7.2017 Northgate Pedestrian Bridge

Northgate Bridge Design Moves Forward!


Learn more and share feedback at August 3 open house

Building the Northgate Pedestrian Bridge has been a priority for Feet First for several years.  We spearheaded a coalition effort that convinced local decisionmakers to dedicate $35 million to build the bridge. When completed, it will provide a direct connection between North Seattle College and the future Northgate light rail station, helping knit together a community historically divided by the I-5 freeway.

About a year ago, the Seattle Department of Transportation (SDOT) determined that their original design was significantly over budget, necessitating a revisit of the original project scope. This spring, SDOT unveiled an updated design with a narrower bridge, sixteen feet instead of the originally planned twenty feet. Additionally, the approaches will be at a slightly steeper grade, although still meeting standards to accommodate wheelchairs and bicycles.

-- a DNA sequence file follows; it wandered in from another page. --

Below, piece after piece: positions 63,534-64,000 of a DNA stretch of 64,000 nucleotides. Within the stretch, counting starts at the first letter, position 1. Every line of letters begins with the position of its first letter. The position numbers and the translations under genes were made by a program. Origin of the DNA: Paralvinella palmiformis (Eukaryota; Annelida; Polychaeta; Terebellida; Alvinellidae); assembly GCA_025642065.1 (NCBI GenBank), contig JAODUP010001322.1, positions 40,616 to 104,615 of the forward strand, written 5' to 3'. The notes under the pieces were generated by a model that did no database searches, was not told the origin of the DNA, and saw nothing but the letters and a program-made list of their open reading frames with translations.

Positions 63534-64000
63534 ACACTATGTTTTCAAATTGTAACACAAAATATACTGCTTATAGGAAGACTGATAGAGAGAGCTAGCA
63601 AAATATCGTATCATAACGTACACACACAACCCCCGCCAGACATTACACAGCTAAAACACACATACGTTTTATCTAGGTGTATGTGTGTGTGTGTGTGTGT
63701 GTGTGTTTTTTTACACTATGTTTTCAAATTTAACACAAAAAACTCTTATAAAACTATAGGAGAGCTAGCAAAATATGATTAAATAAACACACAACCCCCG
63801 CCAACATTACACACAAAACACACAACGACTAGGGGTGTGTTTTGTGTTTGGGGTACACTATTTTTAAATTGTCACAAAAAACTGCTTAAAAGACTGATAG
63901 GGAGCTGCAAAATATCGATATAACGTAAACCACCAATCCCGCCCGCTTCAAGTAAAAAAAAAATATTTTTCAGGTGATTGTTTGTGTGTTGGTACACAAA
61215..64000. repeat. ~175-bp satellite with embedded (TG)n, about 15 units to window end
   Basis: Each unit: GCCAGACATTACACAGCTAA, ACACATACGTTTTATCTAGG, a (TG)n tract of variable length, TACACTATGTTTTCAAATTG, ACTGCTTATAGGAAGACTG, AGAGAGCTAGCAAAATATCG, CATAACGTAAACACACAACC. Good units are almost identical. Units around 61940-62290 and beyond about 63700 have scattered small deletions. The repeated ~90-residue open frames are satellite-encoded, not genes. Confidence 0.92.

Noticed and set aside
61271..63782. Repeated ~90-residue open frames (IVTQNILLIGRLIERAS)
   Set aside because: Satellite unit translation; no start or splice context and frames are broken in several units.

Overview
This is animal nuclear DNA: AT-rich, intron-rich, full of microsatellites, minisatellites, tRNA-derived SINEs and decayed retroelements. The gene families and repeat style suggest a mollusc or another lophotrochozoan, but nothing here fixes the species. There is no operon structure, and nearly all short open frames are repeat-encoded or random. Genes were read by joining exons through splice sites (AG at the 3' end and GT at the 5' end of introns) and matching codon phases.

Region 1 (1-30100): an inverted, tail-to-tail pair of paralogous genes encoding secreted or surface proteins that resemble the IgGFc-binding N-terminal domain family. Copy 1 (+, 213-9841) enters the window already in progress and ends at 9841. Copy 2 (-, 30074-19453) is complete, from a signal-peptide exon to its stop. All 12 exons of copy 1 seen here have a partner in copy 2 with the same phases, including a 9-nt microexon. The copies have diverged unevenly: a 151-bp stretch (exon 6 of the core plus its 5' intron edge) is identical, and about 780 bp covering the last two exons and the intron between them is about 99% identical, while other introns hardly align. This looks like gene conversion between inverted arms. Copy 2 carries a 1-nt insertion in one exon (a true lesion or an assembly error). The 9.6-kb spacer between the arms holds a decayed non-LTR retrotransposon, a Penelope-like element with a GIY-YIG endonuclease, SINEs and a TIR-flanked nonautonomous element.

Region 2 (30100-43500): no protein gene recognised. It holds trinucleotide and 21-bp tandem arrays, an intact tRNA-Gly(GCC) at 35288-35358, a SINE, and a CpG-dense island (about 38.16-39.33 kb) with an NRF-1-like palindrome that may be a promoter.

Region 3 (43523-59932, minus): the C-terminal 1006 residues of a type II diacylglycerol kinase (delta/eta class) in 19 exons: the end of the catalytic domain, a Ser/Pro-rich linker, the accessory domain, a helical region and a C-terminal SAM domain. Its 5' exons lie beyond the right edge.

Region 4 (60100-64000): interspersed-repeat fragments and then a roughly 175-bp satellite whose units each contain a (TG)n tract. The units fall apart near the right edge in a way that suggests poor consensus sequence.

The new design is an improvement in two areas. The bridge itself will be significantly shorter and will take less time to cross. It also will improve safety and security by providing better visibility of the bridge deck from the street.


SDOT will be holding an open house on Thursday, August 3, 5:307:30 p.m.; you can drop in any time: Hampton Inn & Suites, 9550 1st Ave NE, Seattle. For more information, visit SDOT’s project webpage: http://www.seattle.gov/transportation/northgatepedbridge.htm.

The bridge remains on schedule to open by 2021 when the Northgate light rail station begins operation. Feet First and our coalition allies will continue to work with SDOT as the development of this important project proceeds.

Thank you for your donation!

Feet First utilizes NetworkForGood.com to process donations.

Your donation will help us to:

put on neighborhood walks and provide walking resources

raise awareness throughout Washington about the benefits of walkable communities and rights of the pedestrians

host events and programs focused on improving walkability